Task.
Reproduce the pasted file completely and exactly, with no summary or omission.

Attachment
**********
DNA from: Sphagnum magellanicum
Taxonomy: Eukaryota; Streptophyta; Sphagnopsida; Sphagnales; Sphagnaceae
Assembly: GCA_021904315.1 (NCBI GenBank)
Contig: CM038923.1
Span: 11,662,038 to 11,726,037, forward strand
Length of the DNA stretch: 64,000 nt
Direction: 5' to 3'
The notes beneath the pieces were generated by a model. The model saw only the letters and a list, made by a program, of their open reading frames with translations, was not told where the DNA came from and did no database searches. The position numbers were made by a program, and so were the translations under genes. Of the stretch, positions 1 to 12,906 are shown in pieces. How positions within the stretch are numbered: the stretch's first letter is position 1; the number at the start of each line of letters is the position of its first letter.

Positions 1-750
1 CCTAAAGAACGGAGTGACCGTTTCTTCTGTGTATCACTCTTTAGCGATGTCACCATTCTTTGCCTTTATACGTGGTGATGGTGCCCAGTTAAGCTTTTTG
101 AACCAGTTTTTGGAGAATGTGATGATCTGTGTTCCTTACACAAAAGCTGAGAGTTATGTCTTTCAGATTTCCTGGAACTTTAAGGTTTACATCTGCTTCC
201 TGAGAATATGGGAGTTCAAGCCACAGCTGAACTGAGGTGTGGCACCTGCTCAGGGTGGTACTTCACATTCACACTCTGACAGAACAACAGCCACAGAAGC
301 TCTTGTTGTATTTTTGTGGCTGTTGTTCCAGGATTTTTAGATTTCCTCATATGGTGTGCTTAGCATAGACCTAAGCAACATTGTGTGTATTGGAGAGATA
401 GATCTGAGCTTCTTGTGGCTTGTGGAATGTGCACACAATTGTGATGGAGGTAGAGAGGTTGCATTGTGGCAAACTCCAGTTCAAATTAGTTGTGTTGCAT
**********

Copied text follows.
DNA from: Sphagnum magellanicum
Taxonomy: Eukaryota; Streptophyta; Sphagnopsida; Sphagnales; Sphagnaceae
Assembly: GCA_021904315.1 (NCBI GenBank)
Contig: CM038923.1
Span: 11,662,038 to 11,726,037, forward strand
Length of the DNA stretch: 64,000 nt
Direction: 5' to 3'
The notes beneath the pieces were generated by a model. The model saw only the letters and a list, made by a program, of their open reading frames with translations, was not told where the DNA came from and did no database searches. The position numbers were made by a program, and so were the translations under genes. Of the stretch, positions 1 to 12,906 are shown in pieces. How positions within the stretch are numbered: the stretch's first letter is position 1; the number at the start of each line of letters is the position of its first letter.

Positions 1-750
1 CCTAAAGAACGGAGTGACCGTTTCTTCTGTGTATCACTCTTTAGCGATGTCACCATTCTTTGCCTTTATACGTGGTGATGGTGCCCAGTTAAGCTTTTTG
101 AACCAGTTTTTGGAGAATGTGATGATCTGTGTTCCTTACACAAAAGCTGAGAGTTATGTCTTTCAGATTTCCTGGAACTTTAAGGTTTACATCTGCTTCC
201 TGAGAATATGGGAGTTCAAGCCACAGCTGAACTGAGGTGTGGCACCTGCTCAGGGTGGTACTTCACATTCACACTCTGACAGAACAACAGCCACAGAAGC
301 TCTTGTTGTATTTTTGTGGCTGTTGTTCCAGGATTTTTAGATTTCCTCATATGGTGTGCTTAGCATAGACCTAAGCAACATTGTGTGTATTGGAGAGATA
401 GATCTGAGCTTCTTGTGGCTTGTGGAATGTGCACACAATTGTGATGGAGGTAGAGAGGTTGCATTGTGGCAAACTCCAGTTCAAATTAGTTGTGTTGCAT